Creative Coaching
Shifting Perspectives OR When is a Table not a Table?

Working with action methods and sociodrama is actually not too dissimilar from the work of fine artists like Rene Magritte in that we work visually and often will alter perspective through our collective creativity.

The Body as a Metaphor for the Team

For example, last week I was working with a team in the public sector. Using the metaphor of a body, we mapped out roles and responsibilities and very quickly identified that a blockage existed.

It’s relatable as most of us have probably experienced blockages in our own body’s personal plumbing so finding a solution for this blockage might have been easy once its existence was agreed.

But it ended up being the work of the day as the blockage became the thing that very few people were willing to consider and certainly not name. It may be that the feeling of being stuck was accessible to many but the cause of it was as opaque as the table which became a feature of a scene.

At first, I thought the table was just part of the setting of a scene. I was only meeting most of these people for the first time and I did not realise the significance of the table. Until one brave and insightful person pointed out that table was a representation of their difference perspectives and where to place the table in that room had become a bone of contention. 

And that bone of contention was around the power of decision-making. Often that happens at tables; it doesn’t often happen about them.

This opened up an underlying issue in the team that would probably not have emerged had we just been talking. The re-creation of the space in which they often met served as the scene for a deep and long-held cultural division in the team.

This division was not of any of their making; it is inherent in the culture of this particular organisation. It’s not a gap that is likely to close given the history and breadth of its presence in the organisation, perhaps even in that more general sector.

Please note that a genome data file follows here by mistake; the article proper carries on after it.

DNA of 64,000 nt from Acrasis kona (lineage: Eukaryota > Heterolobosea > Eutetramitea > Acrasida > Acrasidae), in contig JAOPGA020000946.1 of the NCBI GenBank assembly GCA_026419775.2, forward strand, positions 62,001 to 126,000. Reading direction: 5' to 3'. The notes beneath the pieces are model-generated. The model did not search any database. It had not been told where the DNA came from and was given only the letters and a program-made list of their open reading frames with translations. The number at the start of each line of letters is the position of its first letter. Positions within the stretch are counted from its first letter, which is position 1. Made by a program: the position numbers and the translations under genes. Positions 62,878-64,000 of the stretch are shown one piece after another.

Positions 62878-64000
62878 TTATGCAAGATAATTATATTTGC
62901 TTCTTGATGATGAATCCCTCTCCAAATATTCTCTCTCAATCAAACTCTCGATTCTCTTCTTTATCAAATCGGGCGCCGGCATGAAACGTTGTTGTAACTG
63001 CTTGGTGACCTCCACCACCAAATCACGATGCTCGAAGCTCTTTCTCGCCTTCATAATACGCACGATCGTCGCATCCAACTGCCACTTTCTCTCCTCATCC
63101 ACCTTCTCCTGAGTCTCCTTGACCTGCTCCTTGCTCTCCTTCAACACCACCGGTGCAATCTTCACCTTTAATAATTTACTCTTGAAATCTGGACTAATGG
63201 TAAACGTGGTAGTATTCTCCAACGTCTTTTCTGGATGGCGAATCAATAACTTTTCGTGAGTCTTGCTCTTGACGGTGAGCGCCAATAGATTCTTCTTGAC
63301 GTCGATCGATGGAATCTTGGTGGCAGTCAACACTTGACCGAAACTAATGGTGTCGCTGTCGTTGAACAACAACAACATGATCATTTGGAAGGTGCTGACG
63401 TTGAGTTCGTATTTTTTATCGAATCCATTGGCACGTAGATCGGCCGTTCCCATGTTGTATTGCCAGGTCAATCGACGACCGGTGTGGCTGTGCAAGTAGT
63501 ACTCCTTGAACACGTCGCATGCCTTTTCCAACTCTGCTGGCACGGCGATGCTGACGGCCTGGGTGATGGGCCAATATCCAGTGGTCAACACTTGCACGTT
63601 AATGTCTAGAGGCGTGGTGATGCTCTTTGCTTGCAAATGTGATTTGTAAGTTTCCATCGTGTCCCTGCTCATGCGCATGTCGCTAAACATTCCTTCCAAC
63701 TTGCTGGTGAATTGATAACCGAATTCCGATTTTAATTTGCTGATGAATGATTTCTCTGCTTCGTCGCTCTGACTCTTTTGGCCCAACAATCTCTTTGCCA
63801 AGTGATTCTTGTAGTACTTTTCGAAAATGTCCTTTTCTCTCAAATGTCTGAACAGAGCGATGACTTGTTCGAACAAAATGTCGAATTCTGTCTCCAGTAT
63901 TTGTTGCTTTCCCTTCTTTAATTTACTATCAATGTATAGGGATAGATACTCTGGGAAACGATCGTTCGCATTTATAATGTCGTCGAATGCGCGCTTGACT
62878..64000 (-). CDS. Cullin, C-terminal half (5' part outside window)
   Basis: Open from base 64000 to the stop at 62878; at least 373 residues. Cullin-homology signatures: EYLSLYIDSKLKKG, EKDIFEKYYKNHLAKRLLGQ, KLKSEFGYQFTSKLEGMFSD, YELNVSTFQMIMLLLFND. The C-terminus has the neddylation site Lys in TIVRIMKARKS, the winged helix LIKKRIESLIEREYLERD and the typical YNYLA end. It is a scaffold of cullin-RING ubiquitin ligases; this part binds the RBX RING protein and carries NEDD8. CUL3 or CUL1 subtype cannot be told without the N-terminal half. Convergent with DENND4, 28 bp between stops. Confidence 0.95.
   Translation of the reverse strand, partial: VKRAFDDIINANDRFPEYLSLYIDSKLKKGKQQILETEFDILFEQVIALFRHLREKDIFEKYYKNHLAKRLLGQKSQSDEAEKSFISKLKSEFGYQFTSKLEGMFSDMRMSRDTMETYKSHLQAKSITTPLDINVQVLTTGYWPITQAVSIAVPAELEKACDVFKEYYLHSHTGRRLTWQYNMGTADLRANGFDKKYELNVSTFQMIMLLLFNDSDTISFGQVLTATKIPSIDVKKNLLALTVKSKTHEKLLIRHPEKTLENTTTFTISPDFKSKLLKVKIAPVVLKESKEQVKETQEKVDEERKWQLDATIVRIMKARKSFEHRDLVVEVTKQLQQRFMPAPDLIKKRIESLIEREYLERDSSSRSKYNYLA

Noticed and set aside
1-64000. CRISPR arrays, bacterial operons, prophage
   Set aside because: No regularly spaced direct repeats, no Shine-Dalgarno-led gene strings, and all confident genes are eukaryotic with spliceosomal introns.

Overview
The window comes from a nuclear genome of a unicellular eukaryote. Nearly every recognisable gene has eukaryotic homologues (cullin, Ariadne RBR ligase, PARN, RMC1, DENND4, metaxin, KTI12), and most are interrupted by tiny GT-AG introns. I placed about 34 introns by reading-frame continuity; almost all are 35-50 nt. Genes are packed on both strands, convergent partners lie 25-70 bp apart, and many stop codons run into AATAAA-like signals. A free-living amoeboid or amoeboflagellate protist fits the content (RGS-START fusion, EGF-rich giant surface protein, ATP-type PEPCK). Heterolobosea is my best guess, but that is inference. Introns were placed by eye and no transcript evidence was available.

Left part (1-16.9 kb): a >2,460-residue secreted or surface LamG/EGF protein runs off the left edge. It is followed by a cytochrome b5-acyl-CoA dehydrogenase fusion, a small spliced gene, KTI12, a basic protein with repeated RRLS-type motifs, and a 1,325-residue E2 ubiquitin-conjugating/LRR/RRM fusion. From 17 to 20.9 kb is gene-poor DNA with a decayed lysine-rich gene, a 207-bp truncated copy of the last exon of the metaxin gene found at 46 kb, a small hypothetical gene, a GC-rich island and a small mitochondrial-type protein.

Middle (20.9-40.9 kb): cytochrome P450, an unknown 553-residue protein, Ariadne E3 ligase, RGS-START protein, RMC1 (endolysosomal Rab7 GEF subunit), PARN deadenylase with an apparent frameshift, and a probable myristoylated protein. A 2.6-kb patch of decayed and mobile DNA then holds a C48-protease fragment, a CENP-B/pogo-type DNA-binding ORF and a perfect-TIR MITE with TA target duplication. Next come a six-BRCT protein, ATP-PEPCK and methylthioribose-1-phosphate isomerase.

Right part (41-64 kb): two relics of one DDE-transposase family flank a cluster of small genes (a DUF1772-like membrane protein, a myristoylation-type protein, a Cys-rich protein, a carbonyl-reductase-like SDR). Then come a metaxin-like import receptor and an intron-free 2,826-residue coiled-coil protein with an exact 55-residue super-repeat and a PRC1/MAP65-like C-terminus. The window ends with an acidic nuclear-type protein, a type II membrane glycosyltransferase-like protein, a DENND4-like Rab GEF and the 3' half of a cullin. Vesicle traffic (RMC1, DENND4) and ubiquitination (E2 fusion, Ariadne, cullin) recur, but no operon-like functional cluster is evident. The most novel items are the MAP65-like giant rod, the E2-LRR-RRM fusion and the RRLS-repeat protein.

However, they all have to navigate it. Regularly. It affects relationships and decision-making every day.

We managed to move it out of the unspeakable to a place where it was seen and heard. It was not resolved and it may never entirely get resolved. The purpose of unearthing it was to bring it to everyone’s awareness in order to begin to soften the blockage for this team.

Stuckness as a part of the work culture

This was a one day gathering and dealing with the stuckness will be the work of that team for a very long time. Without their investment in time, energy and creativity, they would have been negotiating this issue unconsciously resulting in frustration, shortfalls in achievements for the team and, critically, the loss of staff.

In fact, one person was already planning an exit and announced it two days earlier. Directly associated to this issue.

As a consequence of this day, more conversations are taking place. A restucture of how, where and when the team will share the meaning of this new understanding is underway. The intention is to have better communication, a psychologically safer workplace and better results.

  • What blockages do you have to avoid or tolerate that will not shift?
  • What courageous space can you open so your team can look at it and proactively address it?
  • What stops you from having a healthier team?
  • Which results does your team strive for and yet not achieve?
  • Where is the table or other object or location that might represent a conflict in perspective that is blocking your way as a team and as individuals on it?

And what are you going to do about it?

The Author
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Valerie
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